Reasons for High Blood Pressure Despite Being in Good Health

  • 2 Min To Read
  • 9 months ago

High blood pressure, or hypertension, can develop in seemingly healthy individuals, even if they exercise regularly, eat a healthy diet, and don't smoke. There are two types of hypertension: primary and secondary. Primary hypertension is high blood pressure from an unknown cause, often stemming from family history, genetics, lifestyle choices, and other factors. Secondary hypertension is high blood pressure caused by an underlying illness or condition such as kidney failure, sleep apnea, preeclampsia, or thyroid disease.

According to the CDC, nearly 50% of U.S. adults have stage 1 or stage 2 hypertension. This condition can lead to heart disease, the leading cause of death in U.S. adults, but only 1 in 4 people with high blood pressure have it under control.

Martin Cassels, a seemingly healthy individual, was diagnosed with high blood pressure in his 40s despite maintaining a normal weight and exercising regularly. He tried losing weight to lower his blood pressure, but it had the opposite effect. He eventually started taking medication, which stabilized his blood pressure levels.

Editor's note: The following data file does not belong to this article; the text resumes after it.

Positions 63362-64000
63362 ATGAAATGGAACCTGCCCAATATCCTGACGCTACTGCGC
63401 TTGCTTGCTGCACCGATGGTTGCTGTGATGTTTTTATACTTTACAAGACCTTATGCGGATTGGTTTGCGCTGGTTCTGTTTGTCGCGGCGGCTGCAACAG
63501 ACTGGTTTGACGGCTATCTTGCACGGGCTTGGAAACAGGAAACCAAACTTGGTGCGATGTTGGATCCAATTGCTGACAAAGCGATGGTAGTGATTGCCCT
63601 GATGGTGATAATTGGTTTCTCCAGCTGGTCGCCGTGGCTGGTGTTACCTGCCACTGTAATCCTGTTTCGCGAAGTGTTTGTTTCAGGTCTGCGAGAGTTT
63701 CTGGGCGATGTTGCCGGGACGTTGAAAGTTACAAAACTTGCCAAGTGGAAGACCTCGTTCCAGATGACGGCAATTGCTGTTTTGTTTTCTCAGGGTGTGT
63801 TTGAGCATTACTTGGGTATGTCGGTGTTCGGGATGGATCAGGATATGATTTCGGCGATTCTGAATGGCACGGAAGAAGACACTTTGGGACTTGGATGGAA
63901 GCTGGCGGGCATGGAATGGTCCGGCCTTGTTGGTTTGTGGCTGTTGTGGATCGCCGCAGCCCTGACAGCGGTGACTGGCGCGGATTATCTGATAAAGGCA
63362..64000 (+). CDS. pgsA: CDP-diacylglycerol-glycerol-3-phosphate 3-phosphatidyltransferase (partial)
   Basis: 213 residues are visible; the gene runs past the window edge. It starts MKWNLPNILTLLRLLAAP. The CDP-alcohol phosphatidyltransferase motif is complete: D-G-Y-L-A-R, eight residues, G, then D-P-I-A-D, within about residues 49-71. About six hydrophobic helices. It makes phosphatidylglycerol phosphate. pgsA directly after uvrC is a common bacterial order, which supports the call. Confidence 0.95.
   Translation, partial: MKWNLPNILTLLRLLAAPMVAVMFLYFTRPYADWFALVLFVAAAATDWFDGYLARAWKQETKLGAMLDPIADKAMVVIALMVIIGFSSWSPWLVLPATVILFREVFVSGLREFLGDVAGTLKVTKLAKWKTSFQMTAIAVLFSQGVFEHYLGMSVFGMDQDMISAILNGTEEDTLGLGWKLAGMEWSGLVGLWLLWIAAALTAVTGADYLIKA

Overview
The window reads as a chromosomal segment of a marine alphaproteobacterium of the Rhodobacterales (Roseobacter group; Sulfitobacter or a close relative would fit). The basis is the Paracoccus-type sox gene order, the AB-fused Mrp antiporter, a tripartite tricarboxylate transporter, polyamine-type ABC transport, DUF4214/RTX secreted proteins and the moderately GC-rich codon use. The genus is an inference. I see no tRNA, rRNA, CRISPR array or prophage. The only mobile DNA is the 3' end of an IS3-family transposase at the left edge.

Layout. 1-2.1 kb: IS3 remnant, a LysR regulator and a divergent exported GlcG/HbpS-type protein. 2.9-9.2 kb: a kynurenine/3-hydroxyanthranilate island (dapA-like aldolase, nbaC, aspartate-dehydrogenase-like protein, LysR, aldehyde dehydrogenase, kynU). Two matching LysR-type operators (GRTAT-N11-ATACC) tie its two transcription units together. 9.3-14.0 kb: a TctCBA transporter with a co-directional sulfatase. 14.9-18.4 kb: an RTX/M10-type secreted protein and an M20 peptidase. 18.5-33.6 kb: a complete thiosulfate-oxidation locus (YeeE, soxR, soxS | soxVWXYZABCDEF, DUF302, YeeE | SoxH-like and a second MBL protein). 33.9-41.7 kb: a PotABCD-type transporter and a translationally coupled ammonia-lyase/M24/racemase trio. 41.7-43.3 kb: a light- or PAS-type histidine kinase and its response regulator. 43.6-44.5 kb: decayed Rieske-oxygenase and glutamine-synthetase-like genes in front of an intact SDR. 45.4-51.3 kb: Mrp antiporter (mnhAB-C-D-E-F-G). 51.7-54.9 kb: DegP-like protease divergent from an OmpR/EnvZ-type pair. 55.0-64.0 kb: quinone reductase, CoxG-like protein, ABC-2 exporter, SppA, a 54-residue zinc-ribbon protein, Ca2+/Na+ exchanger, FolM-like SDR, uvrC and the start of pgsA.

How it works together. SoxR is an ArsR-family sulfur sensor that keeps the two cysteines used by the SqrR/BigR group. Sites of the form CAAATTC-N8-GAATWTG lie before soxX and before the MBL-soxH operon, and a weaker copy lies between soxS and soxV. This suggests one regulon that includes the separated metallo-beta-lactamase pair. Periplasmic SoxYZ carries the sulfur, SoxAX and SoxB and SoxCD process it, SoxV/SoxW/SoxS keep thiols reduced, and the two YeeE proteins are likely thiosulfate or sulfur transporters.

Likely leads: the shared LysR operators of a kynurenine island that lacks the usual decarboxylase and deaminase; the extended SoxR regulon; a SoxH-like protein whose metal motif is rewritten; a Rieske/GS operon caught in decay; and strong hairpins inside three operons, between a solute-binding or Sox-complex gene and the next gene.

Primary hypertension accounts for around 90% of high blood pressure cases in the U.S. It can be influenced by genetic factors, such as inheriting certain genes from hypertensive parents. Obesity, excessive salt intake, lack of physical activity, socioeconomic status, and lack of health insurance can also contribute to hypertension.

Hypertension is often called the "silent killer" because it can lead to heart attacks or strokes without warning or clear early signs. Symptoms may include headaches, vision changes, difficulty focusing, chest discomfort, and fatigue. Regular checkups with a primary care doctor are crucial for detecting high blood pressure.

Prevention and management of primary hypertension involve regular blood pressure checks, maintaining a healthy weight, reducing salt intake, engaging in regular exercise, eating a balanced diet, and getting enough sleep.

In conclusion, high blood pressure can develop in seemingly healthy individuals due to various factors. Regular monitoring, a healthy lifestyle, and appropriate medical treatment can help prevent and manage primary hypertension.


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